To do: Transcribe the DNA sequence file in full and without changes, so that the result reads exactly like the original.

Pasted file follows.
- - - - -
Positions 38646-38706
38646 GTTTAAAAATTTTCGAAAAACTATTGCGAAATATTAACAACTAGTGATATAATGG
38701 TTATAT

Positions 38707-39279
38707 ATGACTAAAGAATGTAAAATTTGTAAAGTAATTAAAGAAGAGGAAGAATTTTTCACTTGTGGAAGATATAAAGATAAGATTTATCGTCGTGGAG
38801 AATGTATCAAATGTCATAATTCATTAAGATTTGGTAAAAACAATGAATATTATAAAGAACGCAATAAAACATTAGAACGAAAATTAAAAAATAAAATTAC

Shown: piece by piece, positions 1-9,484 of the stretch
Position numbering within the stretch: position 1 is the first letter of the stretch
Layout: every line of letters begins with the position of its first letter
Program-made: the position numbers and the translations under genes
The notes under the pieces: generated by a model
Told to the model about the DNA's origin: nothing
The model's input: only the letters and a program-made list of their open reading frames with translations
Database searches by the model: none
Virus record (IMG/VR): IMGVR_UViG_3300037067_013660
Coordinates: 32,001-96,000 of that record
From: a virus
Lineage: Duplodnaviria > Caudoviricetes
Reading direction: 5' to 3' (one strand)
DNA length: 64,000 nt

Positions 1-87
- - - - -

Positions 38646-38706
38646 GTTTAAAAATTTTCGAAAAACTATTGCGAAATATTAACAACTAGTGATATAATGG
38701 TTATAT

Positions 38707-39279
38707 ATGACTAAAGAATGTAAAATTTGTAAAGTAATTAAAGAAGAGGAAGAATTTTTCACTTGTGGAAGATATAAAGATAAGATTTATCGTCGTGGAG
38801 AATGTATCAAATGTCATAATTCATTAAGATTTGGTAAAAACAATGAATATTATAAAGAACGCAATAAAACATTAGAACGAAAATTAAAAAATAAAATTAC

Shown: piece by piece, positions 1-9,484 of the stretch
Position numbering within the stretch: position 1 is the first letter of the stretch
Layout: every line of letters begins with the position of its first letter
Program-made: the position numbers and the translations under genes
The notes under the pieces: generated by a model
Told to the model about the DNA's origin: nothing
The model's input: only the letters and a program-made list of their open reading frames with translations
Database searches by the model: none
Virus record (IMG/VR): IMGVR_UViG_3300037067_013660
Coordinates: 32,001-96,000 of that record
From: a virus
Lineage: Duplodnaviria > Caudoviricetes
Reading direction: 5' to 3' (one strand)
DNA length: 64,000 nt

Positions 1-87